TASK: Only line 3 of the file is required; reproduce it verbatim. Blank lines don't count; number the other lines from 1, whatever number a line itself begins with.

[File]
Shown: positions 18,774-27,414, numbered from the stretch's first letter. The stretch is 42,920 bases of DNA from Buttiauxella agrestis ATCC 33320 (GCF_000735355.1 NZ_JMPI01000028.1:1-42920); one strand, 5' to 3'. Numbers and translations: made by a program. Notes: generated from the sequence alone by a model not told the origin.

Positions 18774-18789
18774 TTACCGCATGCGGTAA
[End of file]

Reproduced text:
18774 TTACCGCATGCGGTAA